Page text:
The AH premium index, a gauge of price gaps in dual-listed shares, has been falling rapidly recently after hitting a high of 138.96 points in the beginning of this year.
The index tumbled to a low of 122.58 points on April 16, the weakest level in nearly 10 months. That means prices of A-shares traded in mainland China were around 20 percent above their H-share counterparts listed in Hong Kong, narrowing the gap from early this year when they were over 38 percent more expensive.
There are both short term forces and long term factors behind the shrinking of the gap.
The divergent performance of financial counters is one of the short-term reasons contributing to the smaller gap.
Although China’s A-shares will be added into the MSCI Emerging Market Index in June, developments such as the US-China trade row and America’s export ban on ZTE are dampening the market outlook on mainland equities. This has helped narrow the AH share price difference.
Long-term trends play an important part too, with the integration of the China and Hong Kong markets being the primary one.
The stock valuations of the two markets used to be very different, due to varied investor structure and investment style. But such difference will diminish over time with the increasing two-way capital flows under the stock link programs.
For instance, in the past, mainland investors had limited access to overseas markets. Since they could only invest in A-shares, valuations sometimes became too aggressive.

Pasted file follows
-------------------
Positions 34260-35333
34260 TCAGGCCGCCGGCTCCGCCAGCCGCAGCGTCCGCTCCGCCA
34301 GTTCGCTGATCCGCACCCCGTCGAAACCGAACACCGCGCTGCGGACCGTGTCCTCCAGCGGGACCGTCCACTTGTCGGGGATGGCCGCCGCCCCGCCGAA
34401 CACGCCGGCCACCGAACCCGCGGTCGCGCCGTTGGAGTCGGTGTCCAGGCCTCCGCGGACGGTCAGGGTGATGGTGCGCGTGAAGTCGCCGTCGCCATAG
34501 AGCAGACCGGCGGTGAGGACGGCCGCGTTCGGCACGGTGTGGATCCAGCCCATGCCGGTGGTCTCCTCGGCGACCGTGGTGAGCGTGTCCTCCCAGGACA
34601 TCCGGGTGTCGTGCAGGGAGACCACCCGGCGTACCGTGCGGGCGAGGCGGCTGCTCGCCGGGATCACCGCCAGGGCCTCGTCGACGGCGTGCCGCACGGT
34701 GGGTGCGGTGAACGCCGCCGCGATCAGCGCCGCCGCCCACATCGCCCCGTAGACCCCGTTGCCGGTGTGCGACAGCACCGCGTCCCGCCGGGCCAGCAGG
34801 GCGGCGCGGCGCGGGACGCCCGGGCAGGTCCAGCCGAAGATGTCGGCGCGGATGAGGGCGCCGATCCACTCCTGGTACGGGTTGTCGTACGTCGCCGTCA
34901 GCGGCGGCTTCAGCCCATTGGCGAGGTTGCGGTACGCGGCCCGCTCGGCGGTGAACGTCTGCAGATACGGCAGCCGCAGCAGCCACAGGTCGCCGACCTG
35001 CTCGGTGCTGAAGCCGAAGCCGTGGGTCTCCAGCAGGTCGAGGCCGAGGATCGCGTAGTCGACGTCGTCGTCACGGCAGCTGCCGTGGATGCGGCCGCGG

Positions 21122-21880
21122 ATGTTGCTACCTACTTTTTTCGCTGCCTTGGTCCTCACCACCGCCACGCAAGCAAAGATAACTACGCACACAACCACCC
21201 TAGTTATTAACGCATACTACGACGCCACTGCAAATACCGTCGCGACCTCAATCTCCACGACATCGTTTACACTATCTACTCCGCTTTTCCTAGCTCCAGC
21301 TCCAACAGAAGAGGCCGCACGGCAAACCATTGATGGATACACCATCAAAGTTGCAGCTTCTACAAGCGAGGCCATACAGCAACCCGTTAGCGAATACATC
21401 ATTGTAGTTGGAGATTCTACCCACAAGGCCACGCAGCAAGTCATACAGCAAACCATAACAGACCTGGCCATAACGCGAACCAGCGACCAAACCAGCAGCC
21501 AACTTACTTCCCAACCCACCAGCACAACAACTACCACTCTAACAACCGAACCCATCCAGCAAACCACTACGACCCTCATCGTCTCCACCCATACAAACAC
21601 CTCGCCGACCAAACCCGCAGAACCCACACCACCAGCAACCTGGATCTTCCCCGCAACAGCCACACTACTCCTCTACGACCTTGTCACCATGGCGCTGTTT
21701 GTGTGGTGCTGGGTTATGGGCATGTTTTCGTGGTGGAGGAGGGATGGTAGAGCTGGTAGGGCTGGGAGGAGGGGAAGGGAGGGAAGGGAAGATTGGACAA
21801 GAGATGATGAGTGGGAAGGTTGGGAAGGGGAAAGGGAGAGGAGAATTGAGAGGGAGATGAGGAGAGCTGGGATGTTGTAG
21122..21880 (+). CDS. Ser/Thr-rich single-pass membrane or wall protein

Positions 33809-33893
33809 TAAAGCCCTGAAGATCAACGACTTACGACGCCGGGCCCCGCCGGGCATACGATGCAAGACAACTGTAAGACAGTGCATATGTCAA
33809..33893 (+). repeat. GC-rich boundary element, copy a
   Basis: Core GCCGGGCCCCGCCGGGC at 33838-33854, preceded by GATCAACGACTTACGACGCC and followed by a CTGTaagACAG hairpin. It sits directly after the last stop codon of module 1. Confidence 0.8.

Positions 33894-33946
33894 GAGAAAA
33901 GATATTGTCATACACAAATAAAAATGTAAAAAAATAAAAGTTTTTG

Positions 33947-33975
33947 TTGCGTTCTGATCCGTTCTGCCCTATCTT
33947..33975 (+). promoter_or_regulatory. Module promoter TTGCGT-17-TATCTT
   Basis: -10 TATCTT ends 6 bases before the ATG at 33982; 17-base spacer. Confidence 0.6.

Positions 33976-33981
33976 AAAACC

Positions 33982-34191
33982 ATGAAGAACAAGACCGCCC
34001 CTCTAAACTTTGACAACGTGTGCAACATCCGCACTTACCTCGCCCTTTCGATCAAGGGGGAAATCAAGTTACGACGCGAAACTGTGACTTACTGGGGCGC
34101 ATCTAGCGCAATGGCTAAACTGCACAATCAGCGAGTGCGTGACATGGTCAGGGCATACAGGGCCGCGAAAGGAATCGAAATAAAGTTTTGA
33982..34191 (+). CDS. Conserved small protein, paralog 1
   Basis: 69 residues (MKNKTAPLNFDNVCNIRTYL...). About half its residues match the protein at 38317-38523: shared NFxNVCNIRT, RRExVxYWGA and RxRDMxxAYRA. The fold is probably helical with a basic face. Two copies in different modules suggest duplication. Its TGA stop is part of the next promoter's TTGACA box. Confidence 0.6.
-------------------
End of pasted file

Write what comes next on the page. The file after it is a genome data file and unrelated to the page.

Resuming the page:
But investors in Hong Kong can invest globally, and there is also a significant presence of international investors in the market. This has led to H-shares getting more fairly valued.
As H-shares were cheaper, it becomes a natural draw for mainland investors to come to Hong Kong market for bargains.
Also, since the stock link program started, mainland investors begin to embrace concepts such as value investment and fundamental analysis widely adopted by global investors.
At the same, given the increasing participation of Chinese investors in the local bourse, Hong Kong equities are now subject to bigger influence from China, shaping people’s investing approach and the way they interpret mainland policies, among other things.
As China further opens up its financial market, the price gap is set to narrow even more.
This article appeared in the Hong Kong Economic Journal on April 23
Translation by Julie Zhu
[Chinese version 中文版]
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